Maree O’Halloran was awarded the 2015 AIST trustee of the year award along with Bob Henricks of Energy Super. She stepped down from the HESTA board on June 30 after she left her role as director of the Welfare Right Centre, NSW, which is affiliated to Australian Council of Social Service (ACOSS) a nominating employer for the HESTA board. Just before her departure she spoke to Investment Magazine about the investment advisory panel at HESTA and the role of super for the low paid.

To represent a fund with a large swathe of members on low to middle incomes is to automatically take a more political slant on super. The move to end the annual contribution of $500 into the accounts of those earning less than $37,000 by 2017 has been openly contested by HESTA. Though too often, for Maree O’Halloran, the ACOSS representative on the HESTA board, the public and political debate has focused on how high-net-worth individuals use super.

As part of O’Halloran’s role as lawyer at the Welfare Rights Centre in Sydney, she was in direct contact with low paid and casual employees who are in need of social security payments, which gives her a clarity of thinking on the purpose of super for those who are never likely to relinquish their need for the age pension in their retirement.

Such first-hand experience puts her in the position of making one of the most succinct and apt descriptions of her members need for superannuation.

“If you retire at 67 and live for another 25 years, you will need to ensure that you can refurbish your house, buy a car or have a modest holiday,” she says. “If you are on the age pension it will provide a basic income, but it would not provide a lump sum. Super in that regard is important for those on low incomes to provide a dignified retirement.”

O’Halloran’s perspective on a dignified retirement for those on low-to-medium incomes, affects the fund’s general approach to incurring expenses.

So while historically trustee directors have taken up the opportunity to travel to see fund managers based overseas, the mood in the industry is turning against this and O’Halloran shares this view, describing them as “a gross waste of the members’ money”.

“As a board, under no circumstances would you be able to visit all the global fund managers that you are investing in,” she says. “That is not possible and nor should it be, that is why you have a consultant and an internal investment team. I do not think this is something the membership would think particularly necessary.”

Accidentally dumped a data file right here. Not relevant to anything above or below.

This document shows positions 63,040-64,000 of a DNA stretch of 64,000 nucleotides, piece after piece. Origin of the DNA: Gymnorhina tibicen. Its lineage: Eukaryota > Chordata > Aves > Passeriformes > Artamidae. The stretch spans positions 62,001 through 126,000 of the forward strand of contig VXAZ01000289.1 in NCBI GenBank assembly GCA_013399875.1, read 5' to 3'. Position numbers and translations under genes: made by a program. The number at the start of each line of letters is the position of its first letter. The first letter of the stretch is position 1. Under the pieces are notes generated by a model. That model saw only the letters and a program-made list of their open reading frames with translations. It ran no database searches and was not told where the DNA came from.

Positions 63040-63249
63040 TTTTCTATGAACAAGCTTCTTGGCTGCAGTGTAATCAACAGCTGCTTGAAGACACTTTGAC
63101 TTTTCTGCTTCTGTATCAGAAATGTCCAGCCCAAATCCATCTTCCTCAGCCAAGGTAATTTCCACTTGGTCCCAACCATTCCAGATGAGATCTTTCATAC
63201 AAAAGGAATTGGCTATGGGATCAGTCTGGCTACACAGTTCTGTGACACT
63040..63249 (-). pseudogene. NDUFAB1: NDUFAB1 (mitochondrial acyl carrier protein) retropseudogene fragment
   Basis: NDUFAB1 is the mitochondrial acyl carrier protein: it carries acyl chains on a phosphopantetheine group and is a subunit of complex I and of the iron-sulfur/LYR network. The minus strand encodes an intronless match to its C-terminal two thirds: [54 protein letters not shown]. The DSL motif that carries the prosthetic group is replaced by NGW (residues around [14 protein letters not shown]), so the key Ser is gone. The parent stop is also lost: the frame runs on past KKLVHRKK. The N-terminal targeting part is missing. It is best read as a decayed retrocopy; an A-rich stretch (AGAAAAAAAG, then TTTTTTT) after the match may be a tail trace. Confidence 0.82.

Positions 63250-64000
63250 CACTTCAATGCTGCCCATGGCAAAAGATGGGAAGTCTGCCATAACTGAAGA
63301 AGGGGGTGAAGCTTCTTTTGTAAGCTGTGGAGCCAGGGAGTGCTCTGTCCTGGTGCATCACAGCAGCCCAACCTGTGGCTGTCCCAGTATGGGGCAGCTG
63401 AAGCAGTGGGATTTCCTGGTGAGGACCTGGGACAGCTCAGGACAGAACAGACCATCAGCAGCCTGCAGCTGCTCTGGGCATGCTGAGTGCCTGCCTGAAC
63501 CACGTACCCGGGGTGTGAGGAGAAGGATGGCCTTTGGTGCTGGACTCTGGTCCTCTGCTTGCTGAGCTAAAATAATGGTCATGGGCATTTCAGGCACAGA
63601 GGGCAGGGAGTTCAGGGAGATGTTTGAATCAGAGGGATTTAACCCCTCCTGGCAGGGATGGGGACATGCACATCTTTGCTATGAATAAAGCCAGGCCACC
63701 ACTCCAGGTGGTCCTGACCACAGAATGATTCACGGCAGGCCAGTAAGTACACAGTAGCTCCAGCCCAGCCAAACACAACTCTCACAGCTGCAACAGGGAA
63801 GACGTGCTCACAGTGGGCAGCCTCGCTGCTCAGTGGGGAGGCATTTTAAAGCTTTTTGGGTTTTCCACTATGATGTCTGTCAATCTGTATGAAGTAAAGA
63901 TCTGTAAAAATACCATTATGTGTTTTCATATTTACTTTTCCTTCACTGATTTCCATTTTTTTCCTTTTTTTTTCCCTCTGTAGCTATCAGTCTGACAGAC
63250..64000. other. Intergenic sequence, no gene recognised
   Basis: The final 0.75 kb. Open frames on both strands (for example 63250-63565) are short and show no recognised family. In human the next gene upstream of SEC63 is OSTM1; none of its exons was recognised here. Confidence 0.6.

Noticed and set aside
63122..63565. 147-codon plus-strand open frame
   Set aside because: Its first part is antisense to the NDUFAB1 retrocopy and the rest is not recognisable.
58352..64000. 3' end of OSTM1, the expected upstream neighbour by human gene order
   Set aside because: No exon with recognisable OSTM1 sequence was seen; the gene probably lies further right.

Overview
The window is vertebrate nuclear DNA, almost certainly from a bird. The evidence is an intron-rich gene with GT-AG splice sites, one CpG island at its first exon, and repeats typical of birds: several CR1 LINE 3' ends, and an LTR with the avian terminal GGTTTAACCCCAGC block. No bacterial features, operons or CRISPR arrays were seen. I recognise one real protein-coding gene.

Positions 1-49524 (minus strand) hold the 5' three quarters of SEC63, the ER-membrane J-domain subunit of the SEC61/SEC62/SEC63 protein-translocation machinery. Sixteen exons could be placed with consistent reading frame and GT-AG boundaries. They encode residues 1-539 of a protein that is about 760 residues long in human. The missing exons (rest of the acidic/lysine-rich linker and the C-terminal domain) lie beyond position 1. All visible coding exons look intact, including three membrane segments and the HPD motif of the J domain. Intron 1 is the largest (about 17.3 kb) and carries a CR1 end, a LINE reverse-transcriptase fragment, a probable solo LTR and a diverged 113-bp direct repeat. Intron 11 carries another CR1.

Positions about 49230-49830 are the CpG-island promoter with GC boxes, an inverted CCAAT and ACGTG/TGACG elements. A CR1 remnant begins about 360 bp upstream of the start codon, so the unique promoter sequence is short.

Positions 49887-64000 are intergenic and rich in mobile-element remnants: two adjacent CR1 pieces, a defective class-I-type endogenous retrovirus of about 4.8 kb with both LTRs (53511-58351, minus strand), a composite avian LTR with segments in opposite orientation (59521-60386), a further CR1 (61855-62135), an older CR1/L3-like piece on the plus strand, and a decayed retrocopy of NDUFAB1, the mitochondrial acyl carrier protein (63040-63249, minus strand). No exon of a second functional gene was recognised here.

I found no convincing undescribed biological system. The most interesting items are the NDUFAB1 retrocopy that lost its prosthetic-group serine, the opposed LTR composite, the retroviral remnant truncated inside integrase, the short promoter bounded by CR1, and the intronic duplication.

Visiting only one or two of the funds 114 fund managers would lead to a misalignment of information and while she has not travelled overseas with the fund, she caveats her answer by stating a few members of the fund have done so for conferences.

O’Halloran is equally forthright on the issuing of bonuses, which HESTA does not offer senior staff. She reasons that a person gets a salary and is expected to do the job and there will be performance management processes in place if they are not doing it.

“I expect them to come to work committed to what they are doing and not because they are going to get a bonus for it,” she says. “For a similar reason I do not support pay at risk.”

She adds that bonus strategies often fail because it becomes difficult to be rigorous enough not to pay that bonus except if something disastrous happens.

At heart O’Halloran is also of the view that salaries paid in the financial services industry are unfairly disproportionate to what is paid to HESTA members in the health and community services industry.

“If you look at the work being done in both sectors, you would wonder why the differential exists,” she says.

Investment advisory panel

Two years ago HESTA set up an investment advisory panel in preference to an investment committee, as they did not wish to exclude the full board from some of the most important decision making processes a fund can make – the panel is more of a way of upping the level of the debate and communication.

This approach similarly reflects her own way of thinking about boards, based on her experience of seven years at the NSW SAS Trustee Board and five and half years at HESTA. So while a legal representative at legal firm New Law, which represents union members and possessing a masters degree in law including human rights, superannuation, banking and finance law subjects, she says it is a broad generalist knowledge that needs to be brought to bear.

“It is a mistake on a board to let people work in silos and think they are the expert on investment or something else,” she says.

She describes the panel as helping the board’s strategic decision rather than impacting on specific discussions around individual fund managers.

The panel serves to help formulate an investment case before it is brought to the board, to decide what issues for decision should be brought to the board and the medium to long term strategy of the fund. Made up of trustees, a representative of Frontier Advisors and the fund’s executive investment team, it also has the scope to bring in expert knowledge on a case by case basis – “the range of experts is incredibly broad” says O’Halloran. The panel meets quarterly to discuss topical issues, threats and opportunities. The minutes of meetings are shown to the board and the panel will itself report back to the board on its discussions. O’Halloran describes it as another way of getting input on investment decision making, other than from the consultants and the internal team. One advantage is to hear the difference in the way the fund’s consultant and the internal team describe or weigh up an investment proposition.